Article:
Thanks to the Malcolm Gladwell book Outliers, the so-called 10,000 hour rule came into broad use in the areas of achievement and talent. If you’re not familiar with the rule, here’s the gist. Basically, it suggests that it takes 10,000 hours of practice to achieve mastery of something. Tagged on to discussion of the rule is the question of the quality of those hours. There is a body of writing and research related to “deliberate practice”.

Well, according to this article, Gladwell misportrayed the research findings that were the basis for his book. Presenting academic and scientific papers in a mass-market friendly fashion can lead to this. The article goes on to explain the different ways there really is no such thing as a 10,000 rule (see also Peak).

Then there’s the question as to whether lots and lots of deliberate practice is sufficient to be a truly top performer. We as coaches know that’s not the only determining factor. In sports you need the physical attributes. I’m sorry, but if you’re 5’6″ you’re not going to be a hitter on the national team no matter how technically proficient you become at attacking.

The authors of the article do say Gladwell was spot on with one thing:

“…becoming accomplished in any field in which there is a well-established history of people working to become experts requires a tremendous amount of effort exerted over many years. It may not require exactly ten thousand hours, but it will take a lot.”

Do you think coaching falls into that category?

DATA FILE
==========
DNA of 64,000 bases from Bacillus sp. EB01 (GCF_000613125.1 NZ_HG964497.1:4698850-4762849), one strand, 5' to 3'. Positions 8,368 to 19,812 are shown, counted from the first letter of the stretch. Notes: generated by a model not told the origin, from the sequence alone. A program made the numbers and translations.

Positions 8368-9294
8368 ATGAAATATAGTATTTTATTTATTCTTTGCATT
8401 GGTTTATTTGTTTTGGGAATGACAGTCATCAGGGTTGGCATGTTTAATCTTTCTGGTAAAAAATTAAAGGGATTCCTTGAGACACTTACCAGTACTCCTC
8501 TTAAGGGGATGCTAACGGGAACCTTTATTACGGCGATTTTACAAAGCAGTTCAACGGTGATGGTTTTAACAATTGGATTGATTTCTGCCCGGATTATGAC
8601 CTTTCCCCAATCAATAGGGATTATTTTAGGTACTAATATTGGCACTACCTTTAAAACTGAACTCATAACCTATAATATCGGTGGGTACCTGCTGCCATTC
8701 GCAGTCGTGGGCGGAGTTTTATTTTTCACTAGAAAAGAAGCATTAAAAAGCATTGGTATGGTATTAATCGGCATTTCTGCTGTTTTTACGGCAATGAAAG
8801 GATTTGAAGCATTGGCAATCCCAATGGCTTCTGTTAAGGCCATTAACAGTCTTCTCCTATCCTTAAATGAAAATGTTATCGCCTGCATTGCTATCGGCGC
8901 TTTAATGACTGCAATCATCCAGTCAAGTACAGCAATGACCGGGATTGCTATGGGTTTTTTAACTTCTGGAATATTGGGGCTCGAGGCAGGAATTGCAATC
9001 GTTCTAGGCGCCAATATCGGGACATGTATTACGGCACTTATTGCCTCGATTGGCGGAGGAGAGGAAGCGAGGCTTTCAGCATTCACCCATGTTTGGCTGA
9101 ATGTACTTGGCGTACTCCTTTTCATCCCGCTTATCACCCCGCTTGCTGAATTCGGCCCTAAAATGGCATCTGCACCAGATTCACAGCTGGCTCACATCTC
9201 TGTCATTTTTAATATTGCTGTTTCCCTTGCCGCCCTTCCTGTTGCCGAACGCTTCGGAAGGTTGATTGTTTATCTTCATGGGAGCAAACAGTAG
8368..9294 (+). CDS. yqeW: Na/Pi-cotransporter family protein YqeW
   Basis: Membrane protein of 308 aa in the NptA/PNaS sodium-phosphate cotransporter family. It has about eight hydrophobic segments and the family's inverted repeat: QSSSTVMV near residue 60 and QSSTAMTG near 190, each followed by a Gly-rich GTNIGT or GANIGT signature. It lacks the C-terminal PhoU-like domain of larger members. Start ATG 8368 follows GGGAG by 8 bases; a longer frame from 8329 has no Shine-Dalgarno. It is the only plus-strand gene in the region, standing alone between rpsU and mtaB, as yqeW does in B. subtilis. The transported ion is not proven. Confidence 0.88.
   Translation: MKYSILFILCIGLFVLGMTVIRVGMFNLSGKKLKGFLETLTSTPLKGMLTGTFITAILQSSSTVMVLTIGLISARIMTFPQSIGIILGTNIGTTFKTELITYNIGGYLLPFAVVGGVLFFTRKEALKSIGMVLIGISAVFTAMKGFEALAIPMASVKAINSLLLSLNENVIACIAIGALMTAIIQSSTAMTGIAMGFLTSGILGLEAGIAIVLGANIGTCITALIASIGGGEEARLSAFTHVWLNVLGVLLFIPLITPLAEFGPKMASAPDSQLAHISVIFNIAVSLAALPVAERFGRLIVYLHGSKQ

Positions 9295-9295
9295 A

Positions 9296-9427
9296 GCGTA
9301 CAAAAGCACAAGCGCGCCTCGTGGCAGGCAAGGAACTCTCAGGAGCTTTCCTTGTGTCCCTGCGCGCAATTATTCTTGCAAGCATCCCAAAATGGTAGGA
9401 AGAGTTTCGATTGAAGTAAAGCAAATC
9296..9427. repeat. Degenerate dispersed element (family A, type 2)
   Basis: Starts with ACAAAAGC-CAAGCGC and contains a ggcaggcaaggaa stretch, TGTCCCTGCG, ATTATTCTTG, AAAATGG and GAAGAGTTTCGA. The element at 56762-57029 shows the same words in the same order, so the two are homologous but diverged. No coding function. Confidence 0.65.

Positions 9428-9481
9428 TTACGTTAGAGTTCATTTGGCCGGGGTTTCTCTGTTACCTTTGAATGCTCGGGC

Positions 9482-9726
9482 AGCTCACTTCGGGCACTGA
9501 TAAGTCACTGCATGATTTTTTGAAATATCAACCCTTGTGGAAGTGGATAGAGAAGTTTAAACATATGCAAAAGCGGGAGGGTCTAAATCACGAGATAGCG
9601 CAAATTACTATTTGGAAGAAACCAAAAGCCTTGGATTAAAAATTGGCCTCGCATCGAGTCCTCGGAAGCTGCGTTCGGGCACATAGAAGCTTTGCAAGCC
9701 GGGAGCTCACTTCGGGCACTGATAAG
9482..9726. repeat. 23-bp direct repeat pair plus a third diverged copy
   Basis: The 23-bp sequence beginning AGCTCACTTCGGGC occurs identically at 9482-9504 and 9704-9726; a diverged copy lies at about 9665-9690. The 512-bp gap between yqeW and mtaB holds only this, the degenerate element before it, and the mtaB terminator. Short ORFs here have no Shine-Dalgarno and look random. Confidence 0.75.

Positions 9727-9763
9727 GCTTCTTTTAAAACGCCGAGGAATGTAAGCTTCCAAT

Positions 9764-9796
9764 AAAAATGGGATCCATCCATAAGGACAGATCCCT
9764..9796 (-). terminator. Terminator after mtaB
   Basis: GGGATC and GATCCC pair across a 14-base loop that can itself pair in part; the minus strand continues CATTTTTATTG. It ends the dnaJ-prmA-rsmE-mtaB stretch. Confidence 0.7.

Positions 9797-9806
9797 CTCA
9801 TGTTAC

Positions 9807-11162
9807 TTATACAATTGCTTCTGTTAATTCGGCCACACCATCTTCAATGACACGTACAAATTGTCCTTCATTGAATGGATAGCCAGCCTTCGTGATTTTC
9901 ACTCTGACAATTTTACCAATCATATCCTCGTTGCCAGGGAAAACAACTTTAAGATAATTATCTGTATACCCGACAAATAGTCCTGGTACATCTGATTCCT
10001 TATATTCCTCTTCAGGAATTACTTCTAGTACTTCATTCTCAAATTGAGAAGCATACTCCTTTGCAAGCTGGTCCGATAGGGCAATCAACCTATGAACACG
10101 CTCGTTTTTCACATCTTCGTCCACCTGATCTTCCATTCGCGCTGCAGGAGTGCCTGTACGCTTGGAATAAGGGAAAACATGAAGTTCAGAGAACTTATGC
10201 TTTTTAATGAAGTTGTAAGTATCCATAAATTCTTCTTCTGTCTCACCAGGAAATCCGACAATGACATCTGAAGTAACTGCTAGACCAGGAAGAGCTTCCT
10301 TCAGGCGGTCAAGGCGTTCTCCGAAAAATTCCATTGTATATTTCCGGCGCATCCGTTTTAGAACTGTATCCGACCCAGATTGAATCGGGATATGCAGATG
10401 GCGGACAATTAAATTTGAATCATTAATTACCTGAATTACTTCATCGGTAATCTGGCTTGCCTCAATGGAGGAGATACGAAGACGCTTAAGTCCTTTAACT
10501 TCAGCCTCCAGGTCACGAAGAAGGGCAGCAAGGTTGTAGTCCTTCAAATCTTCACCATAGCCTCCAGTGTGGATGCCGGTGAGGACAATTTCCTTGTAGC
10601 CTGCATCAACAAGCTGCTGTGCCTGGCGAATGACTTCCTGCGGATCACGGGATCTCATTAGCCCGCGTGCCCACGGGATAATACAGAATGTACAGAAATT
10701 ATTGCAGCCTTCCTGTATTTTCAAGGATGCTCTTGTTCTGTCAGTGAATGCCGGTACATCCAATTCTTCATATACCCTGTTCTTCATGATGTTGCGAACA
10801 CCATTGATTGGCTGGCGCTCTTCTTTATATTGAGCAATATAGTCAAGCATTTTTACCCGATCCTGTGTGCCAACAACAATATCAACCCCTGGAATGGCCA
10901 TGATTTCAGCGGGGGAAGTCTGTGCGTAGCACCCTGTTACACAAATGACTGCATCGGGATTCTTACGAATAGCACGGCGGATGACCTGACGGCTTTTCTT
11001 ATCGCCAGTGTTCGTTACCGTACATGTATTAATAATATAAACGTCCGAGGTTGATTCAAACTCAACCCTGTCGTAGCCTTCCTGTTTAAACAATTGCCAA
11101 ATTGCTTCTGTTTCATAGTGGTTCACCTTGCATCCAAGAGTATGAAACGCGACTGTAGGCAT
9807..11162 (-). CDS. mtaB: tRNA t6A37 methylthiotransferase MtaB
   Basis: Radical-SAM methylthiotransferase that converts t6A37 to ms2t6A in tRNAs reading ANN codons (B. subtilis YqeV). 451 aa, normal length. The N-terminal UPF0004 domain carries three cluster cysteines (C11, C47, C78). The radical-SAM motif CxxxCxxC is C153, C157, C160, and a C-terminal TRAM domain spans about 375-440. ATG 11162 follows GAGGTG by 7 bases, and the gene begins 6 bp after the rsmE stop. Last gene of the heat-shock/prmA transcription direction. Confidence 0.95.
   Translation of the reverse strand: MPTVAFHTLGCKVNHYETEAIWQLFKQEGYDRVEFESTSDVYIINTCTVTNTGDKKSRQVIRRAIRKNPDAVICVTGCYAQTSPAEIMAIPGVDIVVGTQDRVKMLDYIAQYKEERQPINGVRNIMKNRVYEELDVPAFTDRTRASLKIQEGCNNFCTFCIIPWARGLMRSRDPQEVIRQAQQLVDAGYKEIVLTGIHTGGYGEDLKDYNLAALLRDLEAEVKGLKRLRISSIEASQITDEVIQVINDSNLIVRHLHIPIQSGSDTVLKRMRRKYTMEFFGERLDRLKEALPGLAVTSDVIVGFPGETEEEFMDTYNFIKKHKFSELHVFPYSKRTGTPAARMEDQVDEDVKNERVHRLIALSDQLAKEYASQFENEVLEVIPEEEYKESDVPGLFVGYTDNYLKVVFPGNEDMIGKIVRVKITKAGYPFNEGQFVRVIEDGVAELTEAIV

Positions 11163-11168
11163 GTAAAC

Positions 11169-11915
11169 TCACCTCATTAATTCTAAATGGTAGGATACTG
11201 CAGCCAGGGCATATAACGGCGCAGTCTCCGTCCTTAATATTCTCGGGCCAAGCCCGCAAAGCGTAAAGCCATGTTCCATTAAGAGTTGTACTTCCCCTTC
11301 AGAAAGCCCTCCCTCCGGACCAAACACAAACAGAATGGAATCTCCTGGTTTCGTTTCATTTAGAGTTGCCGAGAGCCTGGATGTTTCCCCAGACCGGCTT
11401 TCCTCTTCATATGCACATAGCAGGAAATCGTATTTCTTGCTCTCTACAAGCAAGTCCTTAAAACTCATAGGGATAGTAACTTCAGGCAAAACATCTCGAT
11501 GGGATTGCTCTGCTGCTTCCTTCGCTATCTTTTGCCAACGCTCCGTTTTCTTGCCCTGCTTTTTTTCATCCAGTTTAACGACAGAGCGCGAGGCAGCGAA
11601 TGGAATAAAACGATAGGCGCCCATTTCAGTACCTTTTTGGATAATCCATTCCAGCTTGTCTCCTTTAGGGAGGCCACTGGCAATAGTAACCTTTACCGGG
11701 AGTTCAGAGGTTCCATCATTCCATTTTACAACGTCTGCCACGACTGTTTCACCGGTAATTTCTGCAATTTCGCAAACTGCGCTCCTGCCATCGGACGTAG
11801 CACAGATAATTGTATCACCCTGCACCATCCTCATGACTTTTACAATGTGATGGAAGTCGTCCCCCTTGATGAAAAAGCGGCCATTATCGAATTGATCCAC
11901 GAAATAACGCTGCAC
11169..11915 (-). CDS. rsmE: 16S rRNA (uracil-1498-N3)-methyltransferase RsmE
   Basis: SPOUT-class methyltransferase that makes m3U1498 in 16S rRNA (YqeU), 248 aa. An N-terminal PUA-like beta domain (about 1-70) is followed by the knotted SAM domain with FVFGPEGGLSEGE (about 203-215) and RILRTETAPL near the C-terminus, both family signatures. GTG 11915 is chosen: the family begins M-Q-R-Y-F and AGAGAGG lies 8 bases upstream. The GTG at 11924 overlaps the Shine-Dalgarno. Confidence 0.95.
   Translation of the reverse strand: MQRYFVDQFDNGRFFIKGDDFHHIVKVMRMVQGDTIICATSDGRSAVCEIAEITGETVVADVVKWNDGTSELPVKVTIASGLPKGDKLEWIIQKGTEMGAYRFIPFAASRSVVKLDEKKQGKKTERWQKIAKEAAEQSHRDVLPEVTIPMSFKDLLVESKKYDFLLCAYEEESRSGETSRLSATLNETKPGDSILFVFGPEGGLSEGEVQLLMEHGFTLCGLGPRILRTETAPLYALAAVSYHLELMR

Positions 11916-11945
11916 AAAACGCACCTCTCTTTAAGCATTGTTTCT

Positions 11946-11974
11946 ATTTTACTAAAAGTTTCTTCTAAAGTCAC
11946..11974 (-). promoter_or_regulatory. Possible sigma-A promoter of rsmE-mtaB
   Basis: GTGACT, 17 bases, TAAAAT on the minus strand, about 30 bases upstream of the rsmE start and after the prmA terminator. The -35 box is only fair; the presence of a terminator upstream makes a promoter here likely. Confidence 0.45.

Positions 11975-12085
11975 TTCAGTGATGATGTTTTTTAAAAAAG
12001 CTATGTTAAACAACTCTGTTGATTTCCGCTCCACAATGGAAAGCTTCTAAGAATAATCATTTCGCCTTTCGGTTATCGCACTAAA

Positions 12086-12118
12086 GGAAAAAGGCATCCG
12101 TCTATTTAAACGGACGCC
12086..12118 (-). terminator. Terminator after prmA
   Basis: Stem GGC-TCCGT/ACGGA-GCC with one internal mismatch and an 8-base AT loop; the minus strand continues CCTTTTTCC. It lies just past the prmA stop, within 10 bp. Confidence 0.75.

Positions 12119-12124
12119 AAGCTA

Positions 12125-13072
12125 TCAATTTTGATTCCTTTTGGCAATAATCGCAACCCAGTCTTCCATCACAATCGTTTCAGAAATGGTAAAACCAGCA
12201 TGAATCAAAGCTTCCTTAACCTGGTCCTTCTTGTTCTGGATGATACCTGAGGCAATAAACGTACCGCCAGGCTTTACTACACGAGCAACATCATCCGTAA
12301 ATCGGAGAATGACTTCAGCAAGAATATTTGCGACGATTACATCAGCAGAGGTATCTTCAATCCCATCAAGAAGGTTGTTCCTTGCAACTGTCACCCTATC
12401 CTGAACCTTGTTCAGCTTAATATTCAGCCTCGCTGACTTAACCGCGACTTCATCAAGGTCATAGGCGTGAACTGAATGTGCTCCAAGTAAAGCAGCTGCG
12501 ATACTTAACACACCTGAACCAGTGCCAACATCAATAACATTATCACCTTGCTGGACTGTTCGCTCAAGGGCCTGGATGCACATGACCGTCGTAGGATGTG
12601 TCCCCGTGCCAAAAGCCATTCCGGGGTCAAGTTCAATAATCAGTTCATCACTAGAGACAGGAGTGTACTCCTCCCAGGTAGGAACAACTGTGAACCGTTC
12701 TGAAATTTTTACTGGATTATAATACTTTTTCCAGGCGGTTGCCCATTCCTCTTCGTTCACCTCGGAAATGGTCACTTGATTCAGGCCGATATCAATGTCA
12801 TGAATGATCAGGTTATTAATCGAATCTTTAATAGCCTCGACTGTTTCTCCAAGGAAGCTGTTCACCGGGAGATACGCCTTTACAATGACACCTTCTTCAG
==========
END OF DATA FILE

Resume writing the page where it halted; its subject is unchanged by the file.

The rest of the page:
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John Forman
John Forman

John is currently the Talent Strategy Manager (oversees the national teams) and Indoor Performance Director for Volleyball England, as well as Global Director for Volleyball for Nation Academy. His volleyball coaching experience includes all three NCAA divisions, plus Junior College, in the US; university and club teams in the UK; professional coaching in Sweden; and both coaching and club management at the Juniors level. He's also been a visiting coach at national team, professional club, and juniors programs in several countries. Learn more on his bio page.

    1 Response to "Revisiting the 10,000 hour rule"

    • Filipe Soares

      Hello John.

      Expertise is the subject for my PhD thesis so i will try to shed light on the subject a litlle bit.

      It’s known for a long time in the academic world that the 10.000 rule can hardly be applied to acyclical sports. There are a number of factor that determine expertise, being one of them deliberate practice (which is not necessarily related with the 10.000 hour rule).
      Still, several studies have shown that the quality of the practice and, most recently, the quality of the competition, have a bigger influence in “obtaining” expertise than the number of hours in practice.
      Now, there is no clear explaination on how to become an expert. It’s a sum of physical, physcological and competitive factors that lead to the development of expertise in Athletes.

      I’m actually surprised that the 10.000 hour law is being given so much importance now….

      In coaches, before we determine how to be an expert coach, first we need to know how to evaluate the performance of the coach. What are the parameters? Results? Formation of players? Academical and coaching formation? How do they process information? How is their decision making?

      There’s a lot of questions regarding coaches…it’s a good field of study.

Please share your own ideas and opinions.